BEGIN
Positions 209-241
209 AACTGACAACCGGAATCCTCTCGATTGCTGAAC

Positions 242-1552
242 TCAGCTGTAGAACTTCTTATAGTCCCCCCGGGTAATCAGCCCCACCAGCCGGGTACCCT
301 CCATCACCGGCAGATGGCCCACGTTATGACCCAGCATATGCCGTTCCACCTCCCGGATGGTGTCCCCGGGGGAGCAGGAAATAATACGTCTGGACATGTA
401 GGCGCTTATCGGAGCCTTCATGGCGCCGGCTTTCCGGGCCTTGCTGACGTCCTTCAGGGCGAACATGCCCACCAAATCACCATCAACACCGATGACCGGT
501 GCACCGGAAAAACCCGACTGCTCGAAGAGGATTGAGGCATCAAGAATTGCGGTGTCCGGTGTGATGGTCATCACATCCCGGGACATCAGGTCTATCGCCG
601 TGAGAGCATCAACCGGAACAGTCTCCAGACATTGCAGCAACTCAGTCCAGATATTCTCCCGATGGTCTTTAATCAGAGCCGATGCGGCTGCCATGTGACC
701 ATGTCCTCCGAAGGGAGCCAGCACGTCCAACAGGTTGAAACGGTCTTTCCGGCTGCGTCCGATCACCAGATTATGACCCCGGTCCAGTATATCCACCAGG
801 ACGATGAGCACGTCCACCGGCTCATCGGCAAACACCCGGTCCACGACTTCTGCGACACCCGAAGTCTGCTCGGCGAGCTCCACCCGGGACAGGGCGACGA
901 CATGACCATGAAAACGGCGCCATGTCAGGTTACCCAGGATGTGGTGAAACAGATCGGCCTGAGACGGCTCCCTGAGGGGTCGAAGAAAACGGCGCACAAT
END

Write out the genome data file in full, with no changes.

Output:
Positions 209-241
209 AACTGACAACCGGAATCCTCTCGATTGCTGAAC

Positions 242-1552
242 TCAGCTGTAGAACTTCTTATAGTCCCCCCGGGTAATCAGCCCCACCAGCCGGGTACCCT
301 CCATCACCGGCAGATGGCCCACGTTATGACCCAGCATATGCCGTTCCACCTCCCGGATGGTGTCCCCGGGGGAGCAGGAAATAATACGTCTGGACATGTA
401 GGCGCTTATCGGAGCCTTCATGGCGCCGGCTTTCCGGGCCTTGCTGACGTCCTTCAGGGCGAACATGCCCACCAAATCACCATCAACACCGATGACCGGT
501 GCACCGGAAAAACCCGACTGCTCGAAGAGGATTGAGGCATCAAGAATTGCGGTGTCCGGTGTGATGGTCATCACATCCCGGGACATCAGGTCTATCGCCG
601 TGAGAGCATCAACCGGAACAGTCTCCAGACATTGCAGCAACTCAGTCCAGATATTCTCCCGATGGTCTTTAATCAGAGCCGATGCGGCTGCCATGTGACC
701 ATGTCCTCCGAAGGGAGCCAGCACGTCCAACAGGTTGAAACGGTCTTTCCGGCTGCGTCCGATCACCAGATTATGACCCCGGTCCAGTATATCCACCAGG
801 ACGATGAGCACGTCCACCGGCTCATCGGCAAACACCCGGTCCACGACTTCTGCGACACCCGAAGTCTGCTCGGCGAGCTCCACCCGGGACAGGGCGACGA
901 CATGACCATGAAAACGGCGCCATGTCAGGTTACCCAGGATGTGGTGAAACAGATCGGCCTGAGACGGCTCCCTGAGGGGTCGAAGAAAACGGCGCACAAT